Makerspace Development 101
If you’re reading this, you probably belong to one of two camps:
1. Makerspace Groupie
2. Makerspace Wannabe
What do I mean by this?
Well, if you belong to Group 1, then you either maintain a Makerspace or you regularly use one. If you belong to Group 2, then you’re interested in Makerspaces and/or want to create your own.
Congratulations to those who belong to Group 2!
Makerspaces are wonderful environments that promote community learning through creating objects.
But let me warn you, developing a Makersoace can be a bit of a rabbit hole.
Before you begin, you MUST have a clear idea of what you HOPE your Makerspace will be. Will your new Makerspace be full of the latest tech toys such as 3D printers? Will your space comprise mostly of low technology supplies? Or will your space lie somewhere in-between?
Beginning Steps to Developing a Makerspace:
- Identify a space in your facility that can be converted into a Makerspace.
- Define your client group.
- Develop a VISION for the space.
- Build your inventory list.
- Promote the Makerspace to Stakeholders.
- Secure funding.
Why choosing a focus is important:
It’s important to develop a VISION for your new Makerspace before you actually begin developing the space, because it provides a framework for the kinds of things you will stock in the space. Without a vision, you are likely to get lost in the rabbit hole when it comes time to build your inventory.
The Makerspace Inventory:
Once you have identified where your Makerspace will live, who will use the space, and developed a vision for how the space will be used, you are ready to begin building your Inventory.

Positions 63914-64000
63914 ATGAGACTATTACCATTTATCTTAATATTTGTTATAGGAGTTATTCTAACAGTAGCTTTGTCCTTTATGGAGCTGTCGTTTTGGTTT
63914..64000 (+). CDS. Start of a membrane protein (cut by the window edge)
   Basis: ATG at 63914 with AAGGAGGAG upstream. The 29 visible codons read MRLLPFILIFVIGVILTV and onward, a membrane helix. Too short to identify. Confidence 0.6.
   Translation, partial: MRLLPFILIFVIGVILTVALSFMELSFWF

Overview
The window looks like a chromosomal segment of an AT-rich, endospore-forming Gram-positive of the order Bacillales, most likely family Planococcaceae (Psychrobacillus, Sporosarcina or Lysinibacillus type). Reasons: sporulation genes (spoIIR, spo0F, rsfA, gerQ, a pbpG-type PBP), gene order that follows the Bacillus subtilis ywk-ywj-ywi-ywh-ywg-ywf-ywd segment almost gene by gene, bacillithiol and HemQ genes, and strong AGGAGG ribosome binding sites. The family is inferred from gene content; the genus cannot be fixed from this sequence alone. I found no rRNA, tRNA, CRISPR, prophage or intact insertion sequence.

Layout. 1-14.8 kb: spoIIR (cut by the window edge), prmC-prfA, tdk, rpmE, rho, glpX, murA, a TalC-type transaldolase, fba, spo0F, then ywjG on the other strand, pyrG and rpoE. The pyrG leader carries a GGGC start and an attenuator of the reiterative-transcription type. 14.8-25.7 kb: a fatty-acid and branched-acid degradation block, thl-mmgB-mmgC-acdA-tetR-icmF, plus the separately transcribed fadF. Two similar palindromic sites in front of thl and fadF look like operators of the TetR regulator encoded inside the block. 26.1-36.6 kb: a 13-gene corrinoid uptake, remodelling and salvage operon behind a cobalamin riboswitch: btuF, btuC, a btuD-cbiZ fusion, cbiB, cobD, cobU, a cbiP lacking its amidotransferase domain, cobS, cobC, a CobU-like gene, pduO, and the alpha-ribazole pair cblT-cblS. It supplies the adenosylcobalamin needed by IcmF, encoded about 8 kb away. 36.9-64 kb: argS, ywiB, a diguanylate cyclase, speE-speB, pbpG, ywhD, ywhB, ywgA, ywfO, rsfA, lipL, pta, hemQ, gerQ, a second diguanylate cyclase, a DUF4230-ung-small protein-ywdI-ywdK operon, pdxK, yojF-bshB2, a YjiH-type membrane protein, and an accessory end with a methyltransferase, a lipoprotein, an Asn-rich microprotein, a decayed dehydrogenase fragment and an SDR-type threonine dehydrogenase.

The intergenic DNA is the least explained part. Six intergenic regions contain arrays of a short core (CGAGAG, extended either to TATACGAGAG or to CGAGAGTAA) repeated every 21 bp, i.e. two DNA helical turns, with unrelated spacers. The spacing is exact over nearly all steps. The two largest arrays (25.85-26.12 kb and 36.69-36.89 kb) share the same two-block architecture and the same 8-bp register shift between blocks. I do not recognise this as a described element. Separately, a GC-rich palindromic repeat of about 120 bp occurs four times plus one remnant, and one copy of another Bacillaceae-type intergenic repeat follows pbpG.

Your Makerspace Inventory is your wishlist of supplies. It is everything that you hope to contain within the space in order to serve your client group according to your vision.
Create a spreadsheet that includes prices, quantities, and vendor links.
The most obvious benefit of creating a spreadsheet is that it will keep you organized. You will know how much of a material you need, the price, and where to find it. This will definitely help you when it comes time to reorder supplies.
Set a budget for your inventory.
Whatever you do, set a budget limit for yourself and stick to it. Keeping up with a budget will ensure that you are ordering the correct amount of supplies and the financial experts of your institution will appreciate it too!
Shop around in order to find the best prices and read customer reviews of items.
The last thing that you want to do is purchase a low-quality item because you didn’t read the product review! Save yourself the future headache by reading reviews BEFORE you commit to purchasing the product. Also, make sure that you check out a couple of vendors before purchasing your items. Amazon is a popular vendor to use because of the large amount of items available, but remember that they are not the only option! Membership Warehouses such as Costco may be a good option for bulk items such as batteries. Likewise, specialty stores such as Jo-Ann Fabric and Michaels Craft Stores may also be good choices.
Solicit requests from your stakeholders.
Make sure that you involve your whole community in the development of your Makerspace. It is very possible that someone, not directly involved in your Makerspace project, will have valuable ideas to help you develop the space.
Work collaboratively with others to develop your list.
Not only should you talk to your stakeholders about what should be included in the Makerspace, but you should develop a Makerspace team to help you create and/or maintain the space. To this end, collaborative documents such as Google Docs are a great resource to use as they allow multiple people to work on the same document remotely and simultaneously.
The initial setup of a Makerspace can be an incredibly involved process that requires lots of critical thinking and research. However, the benefits of creating a Makerspace for your institution will definitely outweigh any initial struggles.
Begin planning for your Makerspace today! I promise that you will not regret it.